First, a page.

Title II: Concerning the Laws of Inheritance o Title III: Concerning Wards and Their Guardians o Title IV: Concerning Foundlings o Title V: Concerning Such Property as is Vested by the Laws of Nature Book V: Concerning Business Transactions o Title I: Ecclesiastical Affairs o Title II: Concerning Donations in General o Title III: Concerning the Gifts of Patrons o Title IV: Concerning Exchanges and Sales o Title V: Concerning Property Committed to the Charge of, or Loaned to, Another o Title VI: Concerning Pledges and Debts o Title VII: Concerning the Liberation of Slaves, and Freedmen Book VI: Concerning Crimes and Tortures o Title I: Concerning the Accusers of Criminals o Title II: Concerning Malefactors and their Advisors, and Poisoners o Title III: Concerning Abortion o Title IV: Concerning Injuries, Wounds, and Mutilations, Inflicted upon Men o Title V: Concerning Homicide Book VII: Concerning Theft and Fraud o Title I: Concerning Informers of Theft o Title II: Concerning Thieves and Stolen Property o Title III: Concerning Appropriators and Kidnappers of Slaves o Title IV: Concerning Forgers of Documents o Title V: Concerning Forgers of Documents o Title VI: Concerning Counterfeiters of Metals Book VIII: Concerning Acts of Violence and Injuries o Title I: Concerning Attacks, and Plunder of Property o Title II: Concerning Arson and Incendiaries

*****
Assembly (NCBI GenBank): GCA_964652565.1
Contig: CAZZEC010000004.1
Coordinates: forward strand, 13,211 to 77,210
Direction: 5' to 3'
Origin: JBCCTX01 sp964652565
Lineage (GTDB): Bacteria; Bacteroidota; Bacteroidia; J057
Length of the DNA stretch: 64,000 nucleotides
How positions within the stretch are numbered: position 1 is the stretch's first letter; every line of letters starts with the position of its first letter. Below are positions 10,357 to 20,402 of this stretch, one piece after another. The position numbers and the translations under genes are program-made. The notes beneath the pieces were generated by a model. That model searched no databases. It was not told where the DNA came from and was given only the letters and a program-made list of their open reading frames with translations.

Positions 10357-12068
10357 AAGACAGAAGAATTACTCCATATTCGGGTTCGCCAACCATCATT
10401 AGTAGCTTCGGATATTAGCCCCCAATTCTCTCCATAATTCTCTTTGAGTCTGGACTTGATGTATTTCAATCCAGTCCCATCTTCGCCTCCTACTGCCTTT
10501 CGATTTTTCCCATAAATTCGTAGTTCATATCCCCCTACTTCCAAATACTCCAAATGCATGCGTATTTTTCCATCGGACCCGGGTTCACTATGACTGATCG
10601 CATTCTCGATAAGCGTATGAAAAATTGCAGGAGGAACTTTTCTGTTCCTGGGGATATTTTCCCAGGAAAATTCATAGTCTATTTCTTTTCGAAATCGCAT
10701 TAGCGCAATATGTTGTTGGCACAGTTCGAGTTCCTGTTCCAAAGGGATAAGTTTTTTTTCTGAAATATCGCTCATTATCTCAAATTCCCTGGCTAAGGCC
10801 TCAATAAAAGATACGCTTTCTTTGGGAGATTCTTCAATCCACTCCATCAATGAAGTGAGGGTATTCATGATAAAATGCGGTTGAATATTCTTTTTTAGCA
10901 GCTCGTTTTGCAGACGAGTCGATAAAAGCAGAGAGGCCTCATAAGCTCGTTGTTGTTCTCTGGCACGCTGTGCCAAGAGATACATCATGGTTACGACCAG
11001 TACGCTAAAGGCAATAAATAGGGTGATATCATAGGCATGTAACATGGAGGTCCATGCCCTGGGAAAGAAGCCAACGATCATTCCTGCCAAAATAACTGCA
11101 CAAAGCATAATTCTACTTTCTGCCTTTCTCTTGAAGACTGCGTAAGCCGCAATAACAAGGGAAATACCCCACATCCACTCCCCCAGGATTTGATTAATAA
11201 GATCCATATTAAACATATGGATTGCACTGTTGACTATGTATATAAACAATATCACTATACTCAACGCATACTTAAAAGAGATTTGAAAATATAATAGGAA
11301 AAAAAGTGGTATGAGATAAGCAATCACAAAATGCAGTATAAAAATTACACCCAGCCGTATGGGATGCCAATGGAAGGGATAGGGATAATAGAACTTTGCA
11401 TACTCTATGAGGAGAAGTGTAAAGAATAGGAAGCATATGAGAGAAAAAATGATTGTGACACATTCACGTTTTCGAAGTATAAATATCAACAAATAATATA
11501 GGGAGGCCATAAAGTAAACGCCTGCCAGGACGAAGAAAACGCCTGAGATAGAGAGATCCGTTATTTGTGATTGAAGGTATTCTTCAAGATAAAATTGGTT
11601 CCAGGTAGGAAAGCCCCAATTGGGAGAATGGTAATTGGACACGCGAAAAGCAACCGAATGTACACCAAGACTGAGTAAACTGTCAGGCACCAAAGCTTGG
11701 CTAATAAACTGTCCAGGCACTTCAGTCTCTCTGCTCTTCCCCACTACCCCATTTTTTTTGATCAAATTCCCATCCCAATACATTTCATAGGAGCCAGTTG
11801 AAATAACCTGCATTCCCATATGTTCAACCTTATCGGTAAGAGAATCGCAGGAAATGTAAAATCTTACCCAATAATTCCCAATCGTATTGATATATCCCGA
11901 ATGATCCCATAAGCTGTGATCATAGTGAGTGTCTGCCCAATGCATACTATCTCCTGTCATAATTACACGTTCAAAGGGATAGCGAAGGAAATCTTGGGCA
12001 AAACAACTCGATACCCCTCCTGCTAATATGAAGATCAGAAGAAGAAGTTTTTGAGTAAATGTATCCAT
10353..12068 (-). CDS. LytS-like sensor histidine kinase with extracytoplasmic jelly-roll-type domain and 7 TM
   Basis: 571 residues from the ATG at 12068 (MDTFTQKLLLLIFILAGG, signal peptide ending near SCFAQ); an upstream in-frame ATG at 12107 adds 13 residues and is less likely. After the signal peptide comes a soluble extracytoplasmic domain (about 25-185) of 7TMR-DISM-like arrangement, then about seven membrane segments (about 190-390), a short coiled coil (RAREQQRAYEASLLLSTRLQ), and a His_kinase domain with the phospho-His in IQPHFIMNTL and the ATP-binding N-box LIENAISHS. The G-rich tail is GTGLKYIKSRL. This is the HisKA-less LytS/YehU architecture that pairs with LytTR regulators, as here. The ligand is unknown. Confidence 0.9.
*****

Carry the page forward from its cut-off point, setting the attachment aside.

o